Billings Ovulation Method
The Billings Ovulation Method is one of several methods of Natural Family Planning. It is a cervical mucus only method, which means there is only one symptom to chart. For some women, this is an easy to use method because of that fact. Some also believe that it is more reliable than other methods because charting mucus alone is more pure than bringing other symptoms into the mix. Others have a hard time with it for the exact same reasons.
So how does it work? Cervical mucus is an easy symptom to check, especially with this method. Billings doesn’t recommend any internal checks, so all you have to do is check at your vulva. If there is no mucus present and it feels dry, that is called a dry day. Once mucus has started appearing you note the texture and appearance. As it becomes fertile, the mucus becomes clear (think egg whites) and stretches between your fingers without breaking. The last day of fertile mucus is called the peak day. If you’re dry again on the fourth day you’re considered infertile again.
Billings has a very different charting system than other methods. You start out with a chart and stickers. Day 1 of your cycle starts out the same as any other method, with your period. You place a red sticker on the first rectangle and continue placing red stickers for every day you have bleeding. Some charts have spotted stickers for spotting. There are also plain green and yellow stickers; as well as white, green and yellow with a baby printed on them.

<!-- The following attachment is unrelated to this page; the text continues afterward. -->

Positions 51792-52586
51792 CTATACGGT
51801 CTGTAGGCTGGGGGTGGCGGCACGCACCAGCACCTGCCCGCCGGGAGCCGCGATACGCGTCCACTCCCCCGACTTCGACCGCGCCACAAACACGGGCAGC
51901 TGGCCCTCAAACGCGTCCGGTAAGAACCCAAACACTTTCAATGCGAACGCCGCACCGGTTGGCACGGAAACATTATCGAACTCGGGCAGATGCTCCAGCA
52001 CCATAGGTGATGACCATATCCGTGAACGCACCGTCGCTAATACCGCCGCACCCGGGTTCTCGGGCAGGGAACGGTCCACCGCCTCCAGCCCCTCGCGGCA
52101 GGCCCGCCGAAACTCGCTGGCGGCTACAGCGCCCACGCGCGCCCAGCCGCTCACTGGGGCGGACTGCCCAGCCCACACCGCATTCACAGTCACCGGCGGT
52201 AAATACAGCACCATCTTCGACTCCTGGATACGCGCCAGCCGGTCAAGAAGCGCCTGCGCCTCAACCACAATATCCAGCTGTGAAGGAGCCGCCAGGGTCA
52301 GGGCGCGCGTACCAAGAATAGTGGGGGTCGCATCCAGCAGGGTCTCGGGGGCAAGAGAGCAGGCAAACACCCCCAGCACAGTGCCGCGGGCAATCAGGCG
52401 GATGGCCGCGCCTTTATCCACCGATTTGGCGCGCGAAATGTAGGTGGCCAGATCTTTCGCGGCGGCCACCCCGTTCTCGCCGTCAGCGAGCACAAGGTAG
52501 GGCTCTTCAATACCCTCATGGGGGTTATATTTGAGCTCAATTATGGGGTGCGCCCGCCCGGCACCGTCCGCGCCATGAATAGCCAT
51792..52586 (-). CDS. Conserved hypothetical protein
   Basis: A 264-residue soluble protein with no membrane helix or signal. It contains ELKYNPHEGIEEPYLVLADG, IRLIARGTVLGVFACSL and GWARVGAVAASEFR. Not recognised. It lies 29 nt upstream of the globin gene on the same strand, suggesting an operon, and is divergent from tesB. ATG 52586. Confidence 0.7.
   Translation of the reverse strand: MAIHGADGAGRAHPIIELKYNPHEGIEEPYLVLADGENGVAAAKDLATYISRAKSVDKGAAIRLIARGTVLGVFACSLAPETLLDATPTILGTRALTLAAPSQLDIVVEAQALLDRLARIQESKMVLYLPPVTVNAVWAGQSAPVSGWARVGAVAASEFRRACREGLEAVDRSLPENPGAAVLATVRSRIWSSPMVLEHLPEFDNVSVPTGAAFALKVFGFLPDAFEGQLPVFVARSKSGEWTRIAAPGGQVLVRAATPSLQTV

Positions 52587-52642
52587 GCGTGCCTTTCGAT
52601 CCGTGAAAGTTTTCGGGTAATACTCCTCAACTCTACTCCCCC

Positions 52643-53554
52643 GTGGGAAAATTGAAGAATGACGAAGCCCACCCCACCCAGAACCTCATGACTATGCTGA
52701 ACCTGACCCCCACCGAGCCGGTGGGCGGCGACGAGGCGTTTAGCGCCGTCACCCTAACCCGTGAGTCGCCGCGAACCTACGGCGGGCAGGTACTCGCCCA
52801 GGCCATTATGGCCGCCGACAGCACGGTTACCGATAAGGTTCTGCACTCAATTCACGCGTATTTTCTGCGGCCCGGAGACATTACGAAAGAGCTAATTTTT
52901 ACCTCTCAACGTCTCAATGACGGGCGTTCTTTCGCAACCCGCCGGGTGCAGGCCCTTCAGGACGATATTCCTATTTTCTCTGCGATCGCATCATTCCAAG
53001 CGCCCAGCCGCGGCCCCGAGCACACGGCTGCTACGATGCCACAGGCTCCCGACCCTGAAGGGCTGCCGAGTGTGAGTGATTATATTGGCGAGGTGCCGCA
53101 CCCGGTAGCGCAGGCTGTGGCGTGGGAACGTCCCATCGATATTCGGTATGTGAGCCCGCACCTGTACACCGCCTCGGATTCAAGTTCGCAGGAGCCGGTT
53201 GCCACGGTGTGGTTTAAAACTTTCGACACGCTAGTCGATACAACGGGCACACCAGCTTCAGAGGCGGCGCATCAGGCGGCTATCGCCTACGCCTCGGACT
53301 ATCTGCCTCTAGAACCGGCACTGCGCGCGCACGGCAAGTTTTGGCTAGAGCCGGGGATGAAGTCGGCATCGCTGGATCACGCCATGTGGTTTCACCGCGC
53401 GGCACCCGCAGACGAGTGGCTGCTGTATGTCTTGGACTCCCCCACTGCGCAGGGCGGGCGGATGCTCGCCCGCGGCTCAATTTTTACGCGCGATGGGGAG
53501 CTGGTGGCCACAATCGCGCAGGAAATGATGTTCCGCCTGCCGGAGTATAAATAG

Green stickers are used for dry days both before and after ovulation. White baby stickers are used once the dry day’s end, if there are any at all, up until your peak day. The next day you choose a yellow or green baby sticker depending on how your cervical mucus changed. If it’s sticky and opaque you place a yellow baby sticker on that days spot, if dry you place a green baby sticker. You use these for three days after the peak day. After three days all dry days are green stickers again and any days with mucus are yellow. Menstruation should start a couple weeks or so (it does vary woman to woman) after your peak day.
Does that sound confusing? Visually it’s very easy to follow… I’d say it’s probably one of the easiest charts to read after the fact. Putting it into practice can be another story. The Billings Ovulation Method is one that definitely needs to be learned either in a classroom setting or by an online instructor.
Latest posts by Vanessa Pruitt (see all)
- How I Landed My First Long-Term Freelance Gig (And How You Can Do the Same) - January 11, 2020
- How to Get Free Products From Amazon By Writing Reviews - November 27, 2019
- Why Pickup Lines Don't Work (And What To Do Instead) - June 19, 2019